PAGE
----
My dog operates like Jack Nicholson in One Flew Over the Cuckoo’s Nest, stashing his meds under his tongue and then depositing them elsewhere later. Half-tablets of Glucosamine Chondroitin show up in assorted locales – under the dining table, camouflaged by a multicolor area rug in the living room, discarded near the foot of my bed. One time, not to be bothered with movement, my dog simply removed the supplement from his food bowl and dropped it alongside the dish in an overt display of defiance, as if saying, “Don’t let this contaminate the good stuff.

It’s hard to explain to Speck that the medicine is for his own good, that his joints will thank him later, that due to his trick knees if he doesn’t chew and swallow, he may end up with arthritis. Of course, if I could explain it to him, he may request to see the research proving the effectiveness of the medication. He may pull up studies with contrary conclusions in order to challenge the benefit of ingesting a tablet whose taste he clearly finds disgusting, for this dog rejects nothing outside this medication. My dog eats dirt, for God’s sake, revealing that he does not have the most discriminating palate.

On the days that he can’t be bribed to take his medicine willingly, I pry Speck’s mouth open to shove the tablet inside, and I think of my father who always says he doesn’t have time to attend to his failing knees, who claims that work calls and there are countless demands on his time. I say that none of those things will matter if he’s unable to walk, that suddenly he will see that he has all the time he needs to attend to his health. I point out how much more he could do if he could walk more easily, how life would be richer.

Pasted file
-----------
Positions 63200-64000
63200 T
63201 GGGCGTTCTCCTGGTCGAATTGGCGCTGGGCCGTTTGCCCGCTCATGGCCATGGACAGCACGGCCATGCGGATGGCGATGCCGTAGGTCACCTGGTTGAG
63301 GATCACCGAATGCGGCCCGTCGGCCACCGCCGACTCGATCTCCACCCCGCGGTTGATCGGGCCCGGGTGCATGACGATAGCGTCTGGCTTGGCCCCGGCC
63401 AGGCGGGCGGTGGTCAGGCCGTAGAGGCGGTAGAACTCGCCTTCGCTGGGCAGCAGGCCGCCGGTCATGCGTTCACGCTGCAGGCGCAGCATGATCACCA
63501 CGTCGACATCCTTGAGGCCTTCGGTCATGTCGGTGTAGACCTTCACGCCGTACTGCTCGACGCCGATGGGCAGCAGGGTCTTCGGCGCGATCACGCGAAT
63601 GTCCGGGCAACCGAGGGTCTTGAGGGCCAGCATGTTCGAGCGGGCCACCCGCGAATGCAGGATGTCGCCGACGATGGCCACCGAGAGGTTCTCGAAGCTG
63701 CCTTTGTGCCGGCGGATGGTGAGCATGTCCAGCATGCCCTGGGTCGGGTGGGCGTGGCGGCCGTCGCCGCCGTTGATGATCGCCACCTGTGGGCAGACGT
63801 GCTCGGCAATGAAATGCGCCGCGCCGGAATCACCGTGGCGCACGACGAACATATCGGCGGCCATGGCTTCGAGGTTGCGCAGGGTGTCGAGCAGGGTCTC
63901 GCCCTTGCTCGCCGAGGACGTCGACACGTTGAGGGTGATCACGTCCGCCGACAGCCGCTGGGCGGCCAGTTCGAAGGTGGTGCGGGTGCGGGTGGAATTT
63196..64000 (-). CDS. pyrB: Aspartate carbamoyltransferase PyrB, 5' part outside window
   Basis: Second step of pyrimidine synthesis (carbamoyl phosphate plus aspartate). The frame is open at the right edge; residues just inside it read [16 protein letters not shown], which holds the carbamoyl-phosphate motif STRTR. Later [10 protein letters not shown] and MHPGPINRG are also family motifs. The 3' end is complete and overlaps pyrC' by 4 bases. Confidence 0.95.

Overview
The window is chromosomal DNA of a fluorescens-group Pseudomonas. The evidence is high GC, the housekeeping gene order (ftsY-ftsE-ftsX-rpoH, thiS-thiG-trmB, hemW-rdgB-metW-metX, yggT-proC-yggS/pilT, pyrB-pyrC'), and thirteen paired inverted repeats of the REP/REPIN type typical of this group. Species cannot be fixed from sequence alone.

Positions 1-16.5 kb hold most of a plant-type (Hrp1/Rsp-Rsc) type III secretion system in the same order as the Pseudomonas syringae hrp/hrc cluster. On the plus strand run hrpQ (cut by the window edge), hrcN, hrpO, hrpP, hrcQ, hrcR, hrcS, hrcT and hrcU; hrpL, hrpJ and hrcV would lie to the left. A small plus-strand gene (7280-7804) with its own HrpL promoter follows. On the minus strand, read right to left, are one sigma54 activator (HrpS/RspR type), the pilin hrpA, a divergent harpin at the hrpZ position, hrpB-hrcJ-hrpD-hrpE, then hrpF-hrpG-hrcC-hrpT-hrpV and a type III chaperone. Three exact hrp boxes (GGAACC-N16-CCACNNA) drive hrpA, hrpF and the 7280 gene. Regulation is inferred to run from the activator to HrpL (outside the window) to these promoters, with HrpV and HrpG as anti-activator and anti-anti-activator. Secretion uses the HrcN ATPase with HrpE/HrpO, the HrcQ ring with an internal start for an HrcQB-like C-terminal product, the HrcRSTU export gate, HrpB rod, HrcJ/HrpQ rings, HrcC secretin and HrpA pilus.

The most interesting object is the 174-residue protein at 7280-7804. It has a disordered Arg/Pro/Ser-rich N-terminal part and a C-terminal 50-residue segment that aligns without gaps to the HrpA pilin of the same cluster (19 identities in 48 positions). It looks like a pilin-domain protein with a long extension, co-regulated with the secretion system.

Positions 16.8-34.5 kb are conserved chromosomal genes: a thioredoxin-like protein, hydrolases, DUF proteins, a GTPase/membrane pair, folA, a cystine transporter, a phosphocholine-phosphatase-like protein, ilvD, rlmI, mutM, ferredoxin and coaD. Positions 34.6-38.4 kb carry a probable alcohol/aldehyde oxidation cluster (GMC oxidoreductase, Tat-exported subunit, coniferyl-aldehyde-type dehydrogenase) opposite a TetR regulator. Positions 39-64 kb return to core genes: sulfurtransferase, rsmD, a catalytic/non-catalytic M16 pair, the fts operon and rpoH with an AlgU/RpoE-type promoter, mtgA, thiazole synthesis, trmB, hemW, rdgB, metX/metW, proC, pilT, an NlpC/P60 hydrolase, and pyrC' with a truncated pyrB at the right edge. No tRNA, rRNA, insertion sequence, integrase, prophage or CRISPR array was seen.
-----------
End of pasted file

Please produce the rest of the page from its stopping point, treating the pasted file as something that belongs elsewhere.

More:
I don’t say that it’s not fair to ask others to fetch things for him off the dining room table as he sits perched in the easy chair in the living room because he has a hard time standing up. I don’t point out that when he decides he doesn’t have time for physical therapy, he’s assuming we’ll have time to come to his rescue when the option for therapy has passed. I do say that if the roles were reversed and I were neglecting my health he’d be outraged and lecture me that nothing takes precedence over care for our own bodies, how if I argued he would call me stubborn and sigh with frustration. And in response he nods.

When a month goes by and he still hasn’t returned to physical therapy, I give up and let my thoughts drift to what kind of older person I will be. It’s hard to watch our parents age, to see their limitations grow, to see ourselves next in line. As if offering a warning, my body showed me the effects of neglect the other day. After some weeks off from an already scaled down exercise regime, too busy and too distracted to be bothered, I felt the neglect undeniably piling up. I called to my son, “Let’s do the stairs today.” He agreed. We donned our exercise clothes and hopped in the car.

Falling in line behind the other climbers, up, up, up we go. It starts easy and quickly gets difficult. Just steps from the top, my lungs are trying to leave my chest as if convinced they could get more air on the outside. I’m startled by how quickly I have declined, that even as a former competitive athlete I don’t have much in the bank. We complete our routine – up and down a few times – legs trembling before sweat can even appear. Despite the difficulty I feel proud that I am back on track.